When Alanna Curran thinks back to eight years ago, she describes meeting and marrying the love of her life as “a typical military romance.”
Though they attended the same high school in New York and graduated in the same year, Alanna didn’t officially meet James “Jimmy” Curran until January of 2010.
Then, it was a whirlwind.
They dated for five months before Jimmy, a Navy Seabee, was notified that he would be deployed again in August to Afghanistan and Mozul as part of Operation Enduring Freedom. He had already deployed to Iraq and Haiti, earning numerous medals along the way.
Before leaving on this deployment, Jimmy surprised Alanna with a craft table that included an organizer.
In it, he’d placed an engagement ring.
When she found it, he made his way to her on his hands and knees and popped the question.
“When you know, you just really know,” Alanna reflects. “I remember I was sitting in his truck after he picked me up from the train. I just knew he was ‘the one.’”
She replied with “duh,” the same way she had when he’d asked her to be his girlfriend.
After Jimmy deployed to the Middle East, the couple wrote “old school, handwritten letters” and emails every day to stay in touch. And, rather than moving back home for support, as many military spouses and girlfriends often do during deployment, Alanna stayed in Virginia in couple’s shared apartment off-base, and continued working at Harley Davidson where she had many friends.
Seven long months later, Jimmy returned from deployment and the pair couldn’t wait a minute longer.
“He came home and we said, ‘let’s just get married,” laughs Alanna.
So they did.
They couple went straight to the courthouse and eloped in their jeans and T-shirts on March 28, 2011, and decided to plan a family wedding in New York later that fall.
Riding into the Future
Life was good. They were together and while they were in no hurry to start a family, it was a bright spot they looked forward to in the future. They loved riding motorcycles together, Alanna riding since she was 6 and Jimmy, dirt bikes since he was a kid. He bought his own motorcycle at 23 and they participated in fundraising rides for causes like autism. They dreamed of traveling together and growing up together. After all, they were only 24 years old.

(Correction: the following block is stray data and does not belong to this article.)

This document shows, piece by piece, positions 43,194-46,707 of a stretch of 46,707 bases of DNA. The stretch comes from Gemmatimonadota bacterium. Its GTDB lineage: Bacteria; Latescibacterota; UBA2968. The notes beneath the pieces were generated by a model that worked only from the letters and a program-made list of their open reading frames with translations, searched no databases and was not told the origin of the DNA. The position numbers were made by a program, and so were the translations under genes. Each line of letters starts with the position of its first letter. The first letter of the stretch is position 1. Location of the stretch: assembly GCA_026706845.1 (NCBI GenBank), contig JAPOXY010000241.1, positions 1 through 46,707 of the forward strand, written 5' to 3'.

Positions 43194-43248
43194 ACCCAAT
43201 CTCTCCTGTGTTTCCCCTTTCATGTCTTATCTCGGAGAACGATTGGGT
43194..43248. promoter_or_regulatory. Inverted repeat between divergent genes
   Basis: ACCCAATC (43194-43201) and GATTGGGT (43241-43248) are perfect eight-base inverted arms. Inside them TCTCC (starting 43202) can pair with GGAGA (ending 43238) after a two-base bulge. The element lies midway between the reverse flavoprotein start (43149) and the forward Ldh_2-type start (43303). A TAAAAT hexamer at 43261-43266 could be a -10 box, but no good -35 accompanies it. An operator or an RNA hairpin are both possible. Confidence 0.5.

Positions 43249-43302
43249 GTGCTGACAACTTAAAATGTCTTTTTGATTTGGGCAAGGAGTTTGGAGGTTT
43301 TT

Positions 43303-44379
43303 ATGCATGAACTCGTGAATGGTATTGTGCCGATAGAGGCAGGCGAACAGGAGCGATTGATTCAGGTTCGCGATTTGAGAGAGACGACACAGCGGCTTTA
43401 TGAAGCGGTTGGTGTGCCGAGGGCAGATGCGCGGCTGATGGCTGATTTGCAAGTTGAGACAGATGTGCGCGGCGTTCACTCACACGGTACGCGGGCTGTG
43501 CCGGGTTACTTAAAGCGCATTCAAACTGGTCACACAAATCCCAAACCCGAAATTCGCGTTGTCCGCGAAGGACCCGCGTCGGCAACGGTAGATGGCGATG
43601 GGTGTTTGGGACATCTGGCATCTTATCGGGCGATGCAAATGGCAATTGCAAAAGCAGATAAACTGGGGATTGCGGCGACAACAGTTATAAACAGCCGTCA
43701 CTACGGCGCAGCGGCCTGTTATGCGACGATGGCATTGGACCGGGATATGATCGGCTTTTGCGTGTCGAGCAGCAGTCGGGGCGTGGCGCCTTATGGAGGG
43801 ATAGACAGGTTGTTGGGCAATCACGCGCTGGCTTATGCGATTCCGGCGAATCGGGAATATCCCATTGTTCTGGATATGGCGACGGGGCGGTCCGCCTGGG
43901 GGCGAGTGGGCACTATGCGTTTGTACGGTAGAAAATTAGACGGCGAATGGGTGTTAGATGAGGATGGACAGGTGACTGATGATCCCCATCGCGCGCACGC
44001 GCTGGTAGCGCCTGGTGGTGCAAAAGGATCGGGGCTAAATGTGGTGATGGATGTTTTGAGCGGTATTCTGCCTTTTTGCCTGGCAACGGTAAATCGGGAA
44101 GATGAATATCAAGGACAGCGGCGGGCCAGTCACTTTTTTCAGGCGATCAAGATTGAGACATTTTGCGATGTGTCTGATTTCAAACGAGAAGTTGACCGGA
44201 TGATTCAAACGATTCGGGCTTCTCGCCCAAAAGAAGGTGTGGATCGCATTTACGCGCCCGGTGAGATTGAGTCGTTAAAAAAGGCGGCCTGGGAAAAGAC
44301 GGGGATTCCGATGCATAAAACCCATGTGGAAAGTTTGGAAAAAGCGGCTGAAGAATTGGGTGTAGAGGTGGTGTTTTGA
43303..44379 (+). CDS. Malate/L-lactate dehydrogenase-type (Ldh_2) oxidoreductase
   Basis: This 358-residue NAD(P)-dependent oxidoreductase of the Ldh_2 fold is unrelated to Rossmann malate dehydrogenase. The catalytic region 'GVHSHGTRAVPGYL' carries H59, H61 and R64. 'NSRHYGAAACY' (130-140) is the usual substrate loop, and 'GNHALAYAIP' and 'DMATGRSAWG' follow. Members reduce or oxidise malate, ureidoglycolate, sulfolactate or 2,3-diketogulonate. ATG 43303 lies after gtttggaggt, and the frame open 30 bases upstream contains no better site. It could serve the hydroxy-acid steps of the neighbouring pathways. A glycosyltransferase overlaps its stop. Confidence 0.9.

But, on April 15, 2012, everything came crashing down.
While riding in Virginia Beach, Jimmy was in a horrific crash that left him on life support in the hospital. The impact had severely impacted his brain and doctors broke the news that there was no activity.
Alanna made the heart-wrenching decision to take him off life support.
“I kind of say I lost my future” in that moment, says Alanna.
The days following were a blur. Jimmy was buried back home in New York. Alanna leaned on her family’s support and simply existed on “autopilot.”
Slowly, she began to heal, first returning to Virginia, back to their life.
She remained in Virginia for another two years, finding comfort being around her military family and the base, feeling like she was a part of “something greater than myself.”
She was introduced to TAPS – Tragedy Assistance Program for Survivors – an organization dedicated to helping the family members of active military members killed in action or other circumstances sift through the layers of grief.
Now, she’s offering support to six other military widows facing similar circumstances.
“I try my best to give them positive hope,” shares Alanna. “At first, when you look a few months out, you think life will be such a horrible thing. I try to show them and tell them that you can turn something so horrible into a reason to live.”
For Alanna, it was embracing life.
“Since Jimmy can’t live, I’m living for him, in honor of him,” explains Alanna. “I don’t know when the flip occurred, but it has helped turned something so negative into a positive force.”
That meant pursuing nutrition and fitness. Hiking and a bachelor’s degree in human development and psychology. Completing steps in a journey that was on hold for a very long time.
“Because of him and the GI Bill, I can graduate with my Master’s degree,” she says. “I hope I can help other widows and survivors find those reasons to live, too.”
Creating New Memories
During this journey, Alanna was craving a new creative outlet that also allowed her to make extra money.
Through a random Google search, she stumbled across Origami Owl® custom jewelry and immediately fell in love with the miniature Charms.
She quickly started her own Origami Owl business as a Designer in October of 2016, and began taking her Origami Owl jewelry to events and marveling at how open complete strangers would be, sharing their deepest stories with her to create meaningful Living Lockets®.
Her Origami Owl business helps her to financially cover payments on her “baby,” a shiny black Jeep, along with other bills around the apartment, which is now in New York not far from where Jimmy was laid to rest.
On specific days, like Jimmy’s birthday in April, Alanna creates a special Locket to wear and remember him. It might have an American Flag. A Navy Charm. A Four-Leaf Clover Charm in honor of Jimmy’s Irish heritage. A letter “J” Charm or an “A” Charm.
It’s a quiet expression she can reflect on throughout the day, honor him and keep him just a little closer.
And she has advice for other widows walking through the same valleys she has.
“No matter how horrible it feels right now, things will get better and you’ll learn to live again,” she says. “You’ll be a new person with your new experiences, but you’ll be just as great and just as strong.”